KHH: Now rumor is that Nipsey will sign to Rick Ross’ Maybach Music Group. You have even tweeted a picture of him in the studio with Ross which just adds to the rumor. Can you inform us on the current situation?
Skee: Shout out to Rick Ross. I mean Nipsey right now is all his money, it’s “All Money In”. We have our partnership with Skee.TV. There’s definitely a lot of talk. There’s people exploring stuff. But there’s nothing officially [written] out. I can say that Nip’ and Ross are homies. We’ve sat down and chopped it up with Ross a few times. I voted for [Ross] as the #1 MC of mine when I was on the MTV Hottest MC list, when they [gave] me my questionnaire. So there’s no question the dude is killing it. I definitely look forward to working with him in whatever [fashion] that is. So stay tuned, but there’s nothing signed, sealed, and delivered right now. But, you never know what could happen.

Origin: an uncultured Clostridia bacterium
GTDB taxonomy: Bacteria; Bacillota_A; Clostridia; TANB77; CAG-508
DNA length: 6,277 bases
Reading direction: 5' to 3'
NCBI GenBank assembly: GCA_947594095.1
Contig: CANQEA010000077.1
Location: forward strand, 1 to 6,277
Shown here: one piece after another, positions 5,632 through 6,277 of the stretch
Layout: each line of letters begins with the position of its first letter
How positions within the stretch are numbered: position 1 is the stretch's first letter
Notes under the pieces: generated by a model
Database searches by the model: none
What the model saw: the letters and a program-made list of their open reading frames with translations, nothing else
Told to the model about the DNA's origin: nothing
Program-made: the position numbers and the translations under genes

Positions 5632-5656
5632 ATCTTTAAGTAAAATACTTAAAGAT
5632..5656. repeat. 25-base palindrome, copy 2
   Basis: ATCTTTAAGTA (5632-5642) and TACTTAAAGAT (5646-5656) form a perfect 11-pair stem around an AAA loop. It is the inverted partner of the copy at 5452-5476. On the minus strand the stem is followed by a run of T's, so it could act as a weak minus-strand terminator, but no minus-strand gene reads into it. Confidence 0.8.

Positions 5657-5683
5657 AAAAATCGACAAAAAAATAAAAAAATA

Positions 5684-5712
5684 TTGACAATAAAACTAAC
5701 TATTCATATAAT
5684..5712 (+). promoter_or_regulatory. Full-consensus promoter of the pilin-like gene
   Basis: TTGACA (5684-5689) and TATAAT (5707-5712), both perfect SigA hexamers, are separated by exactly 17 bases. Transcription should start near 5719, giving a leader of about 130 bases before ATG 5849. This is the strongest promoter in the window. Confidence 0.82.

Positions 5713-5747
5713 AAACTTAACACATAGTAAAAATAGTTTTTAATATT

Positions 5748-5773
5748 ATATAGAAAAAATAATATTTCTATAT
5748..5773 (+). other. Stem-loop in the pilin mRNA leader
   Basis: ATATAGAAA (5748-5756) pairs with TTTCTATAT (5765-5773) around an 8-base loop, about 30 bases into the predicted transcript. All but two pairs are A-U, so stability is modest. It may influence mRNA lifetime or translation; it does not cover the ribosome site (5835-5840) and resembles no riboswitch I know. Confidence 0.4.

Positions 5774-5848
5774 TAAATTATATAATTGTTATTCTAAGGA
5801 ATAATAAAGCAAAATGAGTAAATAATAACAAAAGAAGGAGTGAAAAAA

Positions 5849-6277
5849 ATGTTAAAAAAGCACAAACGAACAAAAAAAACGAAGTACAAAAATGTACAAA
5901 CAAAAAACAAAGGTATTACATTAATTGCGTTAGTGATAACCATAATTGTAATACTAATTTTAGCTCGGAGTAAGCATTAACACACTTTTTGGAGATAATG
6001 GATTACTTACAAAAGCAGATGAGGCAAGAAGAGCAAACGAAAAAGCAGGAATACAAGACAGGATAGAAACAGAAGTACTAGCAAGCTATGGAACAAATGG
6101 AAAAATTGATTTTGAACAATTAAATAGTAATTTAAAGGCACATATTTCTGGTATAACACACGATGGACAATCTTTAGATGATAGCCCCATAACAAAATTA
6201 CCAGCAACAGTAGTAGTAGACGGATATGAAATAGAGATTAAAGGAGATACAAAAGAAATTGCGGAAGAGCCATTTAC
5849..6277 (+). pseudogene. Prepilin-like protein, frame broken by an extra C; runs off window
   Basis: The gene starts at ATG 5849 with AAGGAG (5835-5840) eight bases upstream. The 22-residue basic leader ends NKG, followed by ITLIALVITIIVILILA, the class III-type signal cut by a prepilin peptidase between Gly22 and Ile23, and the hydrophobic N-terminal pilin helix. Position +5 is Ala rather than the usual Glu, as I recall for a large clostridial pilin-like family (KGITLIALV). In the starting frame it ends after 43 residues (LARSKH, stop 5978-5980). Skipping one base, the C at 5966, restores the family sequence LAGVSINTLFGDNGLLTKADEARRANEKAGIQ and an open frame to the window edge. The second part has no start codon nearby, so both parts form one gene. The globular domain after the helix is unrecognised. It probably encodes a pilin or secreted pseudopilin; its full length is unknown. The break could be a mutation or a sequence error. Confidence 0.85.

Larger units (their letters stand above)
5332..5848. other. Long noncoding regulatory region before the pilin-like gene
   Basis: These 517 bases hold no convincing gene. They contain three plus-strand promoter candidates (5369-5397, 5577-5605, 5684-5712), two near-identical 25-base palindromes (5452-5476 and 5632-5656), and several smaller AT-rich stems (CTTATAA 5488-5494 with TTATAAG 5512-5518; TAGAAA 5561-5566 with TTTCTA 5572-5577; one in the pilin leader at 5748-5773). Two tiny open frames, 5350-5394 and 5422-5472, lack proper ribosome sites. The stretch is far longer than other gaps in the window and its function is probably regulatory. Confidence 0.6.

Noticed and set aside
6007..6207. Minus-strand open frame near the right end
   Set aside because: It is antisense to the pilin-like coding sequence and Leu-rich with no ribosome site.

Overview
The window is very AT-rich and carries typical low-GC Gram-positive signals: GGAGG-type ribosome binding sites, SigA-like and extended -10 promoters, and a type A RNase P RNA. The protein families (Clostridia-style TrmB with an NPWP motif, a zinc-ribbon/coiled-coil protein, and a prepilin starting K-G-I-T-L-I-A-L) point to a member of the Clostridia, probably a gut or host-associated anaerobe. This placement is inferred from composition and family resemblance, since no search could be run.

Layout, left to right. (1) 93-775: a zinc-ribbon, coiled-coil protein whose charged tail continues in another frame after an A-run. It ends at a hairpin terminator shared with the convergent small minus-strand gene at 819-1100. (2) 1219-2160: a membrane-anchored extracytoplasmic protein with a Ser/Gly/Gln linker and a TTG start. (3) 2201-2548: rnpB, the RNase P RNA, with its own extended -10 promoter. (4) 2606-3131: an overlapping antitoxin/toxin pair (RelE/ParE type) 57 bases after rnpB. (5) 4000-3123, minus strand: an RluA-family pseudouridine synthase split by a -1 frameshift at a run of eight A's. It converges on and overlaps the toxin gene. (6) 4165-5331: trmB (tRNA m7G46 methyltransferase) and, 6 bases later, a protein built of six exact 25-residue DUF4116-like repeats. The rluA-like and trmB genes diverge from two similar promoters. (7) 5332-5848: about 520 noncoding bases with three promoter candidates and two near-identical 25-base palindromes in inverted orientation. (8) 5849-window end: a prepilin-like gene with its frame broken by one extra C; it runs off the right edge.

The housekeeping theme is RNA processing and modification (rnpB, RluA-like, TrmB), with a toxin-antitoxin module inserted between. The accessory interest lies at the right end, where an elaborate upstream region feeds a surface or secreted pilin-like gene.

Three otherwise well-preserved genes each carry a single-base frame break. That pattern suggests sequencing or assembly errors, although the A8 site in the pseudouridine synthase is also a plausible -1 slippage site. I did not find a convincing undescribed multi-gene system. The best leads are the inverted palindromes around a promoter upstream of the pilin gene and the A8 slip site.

KHH: But is Nipsey even looking to sign anywhere? Like not even Maybach Music. Or is he just trying to build his own brand? What are you guys thinking right now?
Skee: I mean with Nipsey its always been his own brand. He just said he was getting off the label. But, whatever comes along, and makes sense for him he’ll definitely do that. I mean he’s not going to [rule] anything out. There’s a lot of talk about the Maybach Music, and all that stuff, and there’s definitely interesting opportunities out there. At the end of the day it’s really up to Nip’. He wants to see where his career is going to go. I know he’s really proud of what he’s built with his brand. There was times were he had gotten off the label, and was on his own with his crew, and [it was] providing for them. So anything he can do to enhance that. Now or later whatever that is he’ll definitely do that. But, he definitely has the platform to accomplish that on his own.